To keep all the spokes in the same position in the hub and minimize stresses it's easiest to tape the new rim alongside the old one with the valve holes aligned. Then move the spokes over to the new rim one at a time.

  11. #11
    Senior Member mrrabbit's Avatar
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    The 614.00mm number you are using for the Araya PX-35 is from Sutherland's which amounts to aiming for the top of a 10mm standard profile nipple. When aiming for the flat of a 12mm standard profile nipple, it comes out to 611.00mm.

    The Rhyno Lite is listed at 612.00mm...my experience has been that oftentimes Sun is aiming in between...so it's 611.00-612.00mm

    If the spokes that are currently in the wheel fall between the flat and slightly below the top of the nipples currently in use - I'd say you are good to go.

    Re-use the spokes...especially if they have "DT", "W", "A" or cursive "P" on the heads, or "S A P" or "S A P I M" on the shank by the elbow.

    Good Luck!

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  12. #12
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    Quote Originally Posted by Dampcookie View Post
    ... I've got visible threads on the spokes above each of the nipples with the current rims, so my thinking is that this could take up the slack.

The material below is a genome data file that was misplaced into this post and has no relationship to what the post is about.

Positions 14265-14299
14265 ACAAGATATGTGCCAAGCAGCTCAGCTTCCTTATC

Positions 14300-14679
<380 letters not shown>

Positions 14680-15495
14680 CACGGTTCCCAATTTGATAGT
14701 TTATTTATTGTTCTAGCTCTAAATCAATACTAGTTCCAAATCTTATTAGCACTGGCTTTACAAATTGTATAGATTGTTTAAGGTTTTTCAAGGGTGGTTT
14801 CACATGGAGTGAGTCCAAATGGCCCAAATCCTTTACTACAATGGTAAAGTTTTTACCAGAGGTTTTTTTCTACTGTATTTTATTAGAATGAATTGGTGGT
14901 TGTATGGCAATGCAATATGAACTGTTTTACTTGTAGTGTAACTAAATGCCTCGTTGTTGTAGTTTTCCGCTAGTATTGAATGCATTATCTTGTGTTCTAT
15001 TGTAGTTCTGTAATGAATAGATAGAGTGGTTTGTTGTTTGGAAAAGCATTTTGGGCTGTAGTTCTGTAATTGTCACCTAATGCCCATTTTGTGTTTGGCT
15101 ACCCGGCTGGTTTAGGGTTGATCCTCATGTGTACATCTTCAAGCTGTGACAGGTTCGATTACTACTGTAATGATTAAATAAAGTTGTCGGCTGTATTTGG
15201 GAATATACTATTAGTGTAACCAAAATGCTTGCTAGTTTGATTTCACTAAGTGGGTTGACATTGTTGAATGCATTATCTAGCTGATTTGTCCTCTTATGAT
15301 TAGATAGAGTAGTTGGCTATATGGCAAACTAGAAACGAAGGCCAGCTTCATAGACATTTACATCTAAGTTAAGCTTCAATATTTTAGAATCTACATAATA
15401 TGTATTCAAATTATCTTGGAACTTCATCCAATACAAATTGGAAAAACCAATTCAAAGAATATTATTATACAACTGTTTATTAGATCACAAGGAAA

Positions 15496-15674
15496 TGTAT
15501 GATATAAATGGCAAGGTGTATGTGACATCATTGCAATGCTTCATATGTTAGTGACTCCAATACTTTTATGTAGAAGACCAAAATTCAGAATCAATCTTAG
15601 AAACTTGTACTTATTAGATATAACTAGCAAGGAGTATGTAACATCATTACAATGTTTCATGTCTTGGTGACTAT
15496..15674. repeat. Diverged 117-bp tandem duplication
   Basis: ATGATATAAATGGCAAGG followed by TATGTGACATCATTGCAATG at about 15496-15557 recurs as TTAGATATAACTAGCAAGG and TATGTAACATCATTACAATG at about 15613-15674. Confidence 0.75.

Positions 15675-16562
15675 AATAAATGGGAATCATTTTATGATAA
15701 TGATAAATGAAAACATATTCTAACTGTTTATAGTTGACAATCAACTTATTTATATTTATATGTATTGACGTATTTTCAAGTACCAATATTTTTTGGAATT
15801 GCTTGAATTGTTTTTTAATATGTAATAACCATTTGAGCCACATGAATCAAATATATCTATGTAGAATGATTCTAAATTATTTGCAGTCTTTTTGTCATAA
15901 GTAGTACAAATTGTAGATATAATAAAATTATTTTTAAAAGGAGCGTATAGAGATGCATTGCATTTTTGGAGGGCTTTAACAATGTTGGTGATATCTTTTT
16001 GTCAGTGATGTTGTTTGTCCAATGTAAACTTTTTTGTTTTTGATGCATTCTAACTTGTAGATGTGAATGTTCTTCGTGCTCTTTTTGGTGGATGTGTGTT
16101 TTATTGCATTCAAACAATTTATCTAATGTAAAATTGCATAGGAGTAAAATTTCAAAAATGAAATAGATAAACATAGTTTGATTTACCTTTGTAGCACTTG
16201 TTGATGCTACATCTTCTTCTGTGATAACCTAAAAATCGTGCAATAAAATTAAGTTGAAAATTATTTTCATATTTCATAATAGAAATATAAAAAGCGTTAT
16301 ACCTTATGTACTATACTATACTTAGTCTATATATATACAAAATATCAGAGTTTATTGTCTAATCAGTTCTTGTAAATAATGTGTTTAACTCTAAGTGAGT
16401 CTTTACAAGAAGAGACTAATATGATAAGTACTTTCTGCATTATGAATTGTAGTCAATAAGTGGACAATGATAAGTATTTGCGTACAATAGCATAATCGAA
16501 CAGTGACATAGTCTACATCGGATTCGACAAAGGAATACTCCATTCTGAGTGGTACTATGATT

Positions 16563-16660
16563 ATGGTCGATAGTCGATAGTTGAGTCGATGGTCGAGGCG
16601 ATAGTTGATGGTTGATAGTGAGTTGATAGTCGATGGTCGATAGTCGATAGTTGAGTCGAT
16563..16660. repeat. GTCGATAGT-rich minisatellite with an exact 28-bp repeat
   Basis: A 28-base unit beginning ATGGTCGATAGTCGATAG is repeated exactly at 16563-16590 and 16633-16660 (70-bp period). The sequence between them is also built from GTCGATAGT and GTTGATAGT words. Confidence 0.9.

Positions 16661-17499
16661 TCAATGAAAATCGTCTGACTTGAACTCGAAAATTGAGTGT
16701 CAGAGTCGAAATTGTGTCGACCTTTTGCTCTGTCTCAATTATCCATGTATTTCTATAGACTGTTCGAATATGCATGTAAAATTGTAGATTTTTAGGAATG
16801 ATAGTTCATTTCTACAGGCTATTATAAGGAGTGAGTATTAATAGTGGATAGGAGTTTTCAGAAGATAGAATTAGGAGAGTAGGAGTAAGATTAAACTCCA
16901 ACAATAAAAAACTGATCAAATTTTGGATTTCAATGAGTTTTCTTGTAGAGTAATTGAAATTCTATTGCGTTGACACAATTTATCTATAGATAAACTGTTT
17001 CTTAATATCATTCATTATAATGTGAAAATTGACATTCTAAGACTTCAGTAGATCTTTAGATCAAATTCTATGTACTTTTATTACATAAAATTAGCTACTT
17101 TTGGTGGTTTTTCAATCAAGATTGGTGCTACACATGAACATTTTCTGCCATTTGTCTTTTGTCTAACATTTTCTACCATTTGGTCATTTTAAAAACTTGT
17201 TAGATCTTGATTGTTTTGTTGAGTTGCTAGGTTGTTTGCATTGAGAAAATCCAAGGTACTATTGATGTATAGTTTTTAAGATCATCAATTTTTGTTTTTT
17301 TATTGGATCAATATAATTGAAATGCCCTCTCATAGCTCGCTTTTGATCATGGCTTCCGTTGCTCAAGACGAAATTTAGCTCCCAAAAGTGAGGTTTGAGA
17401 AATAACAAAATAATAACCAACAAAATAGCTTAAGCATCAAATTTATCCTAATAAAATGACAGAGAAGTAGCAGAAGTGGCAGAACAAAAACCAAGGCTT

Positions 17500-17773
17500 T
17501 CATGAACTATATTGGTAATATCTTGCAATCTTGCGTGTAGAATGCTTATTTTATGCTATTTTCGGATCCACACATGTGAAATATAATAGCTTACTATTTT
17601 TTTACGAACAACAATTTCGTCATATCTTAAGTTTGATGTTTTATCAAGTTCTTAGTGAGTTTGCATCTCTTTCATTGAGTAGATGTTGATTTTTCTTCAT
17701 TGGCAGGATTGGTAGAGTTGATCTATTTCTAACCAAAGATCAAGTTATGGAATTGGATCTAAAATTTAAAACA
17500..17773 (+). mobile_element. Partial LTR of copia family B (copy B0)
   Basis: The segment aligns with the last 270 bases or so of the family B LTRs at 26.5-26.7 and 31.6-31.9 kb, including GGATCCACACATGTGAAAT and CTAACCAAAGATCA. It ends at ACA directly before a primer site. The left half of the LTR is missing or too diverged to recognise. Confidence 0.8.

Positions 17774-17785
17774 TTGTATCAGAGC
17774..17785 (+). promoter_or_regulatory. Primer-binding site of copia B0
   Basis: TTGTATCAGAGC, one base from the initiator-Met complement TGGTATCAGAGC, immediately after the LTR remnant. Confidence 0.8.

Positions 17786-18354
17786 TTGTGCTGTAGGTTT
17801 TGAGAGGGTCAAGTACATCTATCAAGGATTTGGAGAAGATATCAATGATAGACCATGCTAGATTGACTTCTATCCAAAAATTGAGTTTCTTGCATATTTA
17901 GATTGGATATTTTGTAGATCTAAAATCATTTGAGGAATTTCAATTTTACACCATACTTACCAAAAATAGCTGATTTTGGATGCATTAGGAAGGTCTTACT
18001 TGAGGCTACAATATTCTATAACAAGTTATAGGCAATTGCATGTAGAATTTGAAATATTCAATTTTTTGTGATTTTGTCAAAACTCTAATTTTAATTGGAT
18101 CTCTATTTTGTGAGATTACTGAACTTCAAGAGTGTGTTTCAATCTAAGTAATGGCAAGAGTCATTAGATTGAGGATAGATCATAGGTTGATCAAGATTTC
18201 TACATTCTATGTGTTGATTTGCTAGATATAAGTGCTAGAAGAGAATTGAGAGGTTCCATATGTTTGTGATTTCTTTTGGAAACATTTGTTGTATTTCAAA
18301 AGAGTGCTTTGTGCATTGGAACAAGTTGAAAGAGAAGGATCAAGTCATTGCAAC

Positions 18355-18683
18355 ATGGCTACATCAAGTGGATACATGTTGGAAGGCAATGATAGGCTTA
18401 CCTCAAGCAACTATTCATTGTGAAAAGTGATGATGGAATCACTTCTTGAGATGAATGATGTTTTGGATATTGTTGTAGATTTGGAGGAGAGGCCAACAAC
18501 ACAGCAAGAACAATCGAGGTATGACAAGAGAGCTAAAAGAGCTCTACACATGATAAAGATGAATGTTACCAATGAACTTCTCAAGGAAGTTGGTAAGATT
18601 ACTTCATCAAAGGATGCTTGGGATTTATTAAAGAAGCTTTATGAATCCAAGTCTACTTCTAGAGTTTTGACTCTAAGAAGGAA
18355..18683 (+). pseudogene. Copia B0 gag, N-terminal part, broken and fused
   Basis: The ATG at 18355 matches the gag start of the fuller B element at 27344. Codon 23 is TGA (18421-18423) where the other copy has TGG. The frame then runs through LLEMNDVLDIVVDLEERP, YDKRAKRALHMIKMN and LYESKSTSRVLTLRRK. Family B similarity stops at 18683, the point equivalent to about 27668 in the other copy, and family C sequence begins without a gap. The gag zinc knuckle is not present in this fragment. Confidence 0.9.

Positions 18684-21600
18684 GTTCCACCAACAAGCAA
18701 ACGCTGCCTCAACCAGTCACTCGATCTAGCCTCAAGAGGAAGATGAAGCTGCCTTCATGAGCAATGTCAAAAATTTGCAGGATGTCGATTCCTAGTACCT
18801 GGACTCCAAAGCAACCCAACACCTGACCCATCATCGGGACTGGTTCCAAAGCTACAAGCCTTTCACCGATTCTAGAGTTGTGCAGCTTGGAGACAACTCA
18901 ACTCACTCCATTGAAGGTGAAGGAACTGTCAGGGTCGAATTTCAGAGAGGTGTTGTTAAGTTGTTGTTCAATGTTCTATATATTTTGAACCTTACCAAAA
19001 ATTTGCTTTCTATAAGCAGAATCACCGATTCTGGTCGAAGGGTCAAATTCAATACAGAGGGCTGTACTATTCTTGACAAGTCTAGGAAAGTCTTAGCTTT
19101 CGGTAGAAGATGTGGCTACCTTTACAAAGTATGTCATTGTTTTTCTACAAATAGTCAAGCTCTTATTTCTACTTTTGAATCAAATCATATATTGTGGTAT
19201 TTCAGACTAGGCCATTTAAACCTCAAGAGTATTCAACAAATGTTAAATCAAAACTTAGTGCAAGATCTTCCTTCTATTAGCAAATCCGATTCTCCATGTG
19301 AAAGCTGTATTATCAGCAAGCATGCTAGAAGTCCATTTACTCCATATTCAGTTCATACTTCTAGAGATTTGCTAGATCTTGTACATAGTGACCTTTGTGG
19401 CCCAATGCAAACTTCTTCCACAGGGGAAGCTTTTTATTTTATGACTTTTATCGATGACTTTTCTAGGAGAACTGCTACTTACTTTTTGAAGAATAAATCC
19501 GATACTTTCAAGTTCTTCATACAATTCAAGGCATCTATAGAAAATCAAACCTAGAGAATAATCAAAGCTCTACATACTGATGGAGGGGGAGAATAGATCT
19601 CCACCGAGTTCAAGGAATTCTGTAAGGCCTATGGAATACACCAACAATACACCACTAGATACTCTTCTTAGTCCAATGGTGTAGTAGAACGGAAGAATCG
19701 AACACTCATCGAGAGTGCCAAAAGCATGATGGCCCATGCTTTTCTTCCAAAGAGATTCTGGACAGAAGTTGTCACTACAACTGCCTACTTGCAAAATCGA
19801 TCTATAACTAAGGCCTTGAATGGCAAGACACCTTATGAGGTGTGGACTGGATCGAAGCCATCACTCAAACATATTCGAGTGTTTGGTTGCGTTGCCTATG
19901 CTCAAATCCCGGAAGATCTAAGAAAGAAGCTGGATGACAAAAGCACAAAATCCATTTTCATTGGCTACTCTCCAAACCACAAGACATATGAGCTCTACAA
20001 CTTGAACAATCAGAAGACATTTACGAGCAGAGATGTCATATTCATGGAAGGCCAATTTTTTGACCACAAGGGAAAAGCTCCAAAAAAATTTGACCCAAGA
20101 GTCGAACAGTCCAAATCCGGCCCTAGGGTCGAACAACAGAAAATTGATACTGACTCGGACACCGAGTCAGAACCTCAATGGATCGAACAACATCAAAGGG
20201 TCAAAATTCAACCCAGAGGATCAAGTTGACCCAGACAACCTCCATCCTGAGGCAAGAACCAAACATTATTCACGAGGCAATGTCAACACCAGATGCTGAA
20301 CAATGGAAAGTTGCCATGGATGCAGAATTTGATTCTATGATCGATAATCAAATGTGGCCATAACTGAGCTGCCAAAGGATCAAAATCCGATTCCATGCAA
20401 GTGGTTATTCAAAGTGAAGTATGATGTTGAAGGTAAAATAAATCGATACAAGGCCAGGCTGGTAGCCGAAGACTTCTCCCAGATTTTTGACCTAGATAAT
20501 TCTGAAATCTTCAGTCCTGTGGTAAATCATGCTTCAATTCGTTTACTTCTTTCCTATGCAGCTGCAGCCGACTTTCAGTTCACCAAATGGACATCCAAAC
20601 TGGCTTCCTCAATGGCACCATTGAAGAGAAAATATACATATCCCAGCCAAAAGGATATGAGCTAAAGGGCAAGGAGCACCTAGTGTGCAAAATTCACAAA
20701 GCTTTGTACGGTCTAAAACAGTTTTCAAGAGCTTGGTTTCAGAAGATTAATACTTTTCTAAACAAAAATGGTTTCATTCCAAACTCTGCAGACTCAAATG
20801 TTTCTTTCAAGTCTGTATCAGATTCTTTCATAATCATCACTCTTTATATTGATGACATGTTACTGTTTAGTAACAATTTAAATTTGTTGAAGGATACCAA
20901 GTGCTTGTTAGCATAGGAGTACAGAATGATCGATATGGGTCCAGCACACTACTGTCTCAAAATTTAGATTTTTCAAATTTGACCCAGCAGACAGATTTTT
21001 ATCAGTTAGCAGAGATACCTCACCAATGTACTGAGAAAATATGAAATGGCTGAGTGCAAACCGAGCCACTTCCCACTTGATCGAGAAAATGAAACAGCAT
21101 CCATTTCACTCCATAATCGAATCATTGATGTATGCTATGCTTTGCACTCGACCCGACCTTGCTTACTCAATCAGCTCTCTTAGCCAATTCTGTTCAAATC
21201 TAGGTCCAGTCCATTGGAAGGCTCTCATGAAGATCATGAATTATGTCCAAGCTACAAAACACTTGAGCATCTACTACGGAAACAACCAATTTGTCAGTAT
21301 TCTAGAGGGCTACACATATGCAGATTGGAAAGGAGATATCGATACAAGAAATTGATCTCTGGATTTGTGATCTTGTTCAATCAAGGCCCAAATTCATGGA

This part isn't entirely clear, are the threads showing on the exposed spoke between rim/hub, or do you have visible threads penetrating beyond the nipple, into the rim?
    If you have visible threads between rim and hub then you're really looking at a kinda marginal build, with less than available thread engagement. To rectify, you should be looking for a rim with, say 6-10 mm smaller ERD.

    If you've got 2 mm protrusion beyond the nipple, into the rim, it's also verging on "exciting" depending on what nipples you have. The DT 12 mm that I'm most familiar with would be pretty darn close to bottoming out right about there. I wouldn't dare trying to rebuild such a wheel with a quoted identical ERD w/o verifying the measurement myself.
    (Well, I might if it was a wide, single-wall rim.Then I'd be able to chuck in a washer underneath the nipple to gain a mm or so...) Preferably I'd look for a rim with 4-6 mm bigger ERD.

    This is all assuming you're using the same point of ERD measurement on both current and future rim of course.
    Last edited by dabac; 02-03-12 at 04:01 AM.

  13. #13
    30 YR Wrench BikeWise1's Avatar
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    Quote Originally Posted by Dampcookie View Post
    but my LBS charges a whoppin' $1 per spoke (for their cheapest) w/nipples

    Whoppin?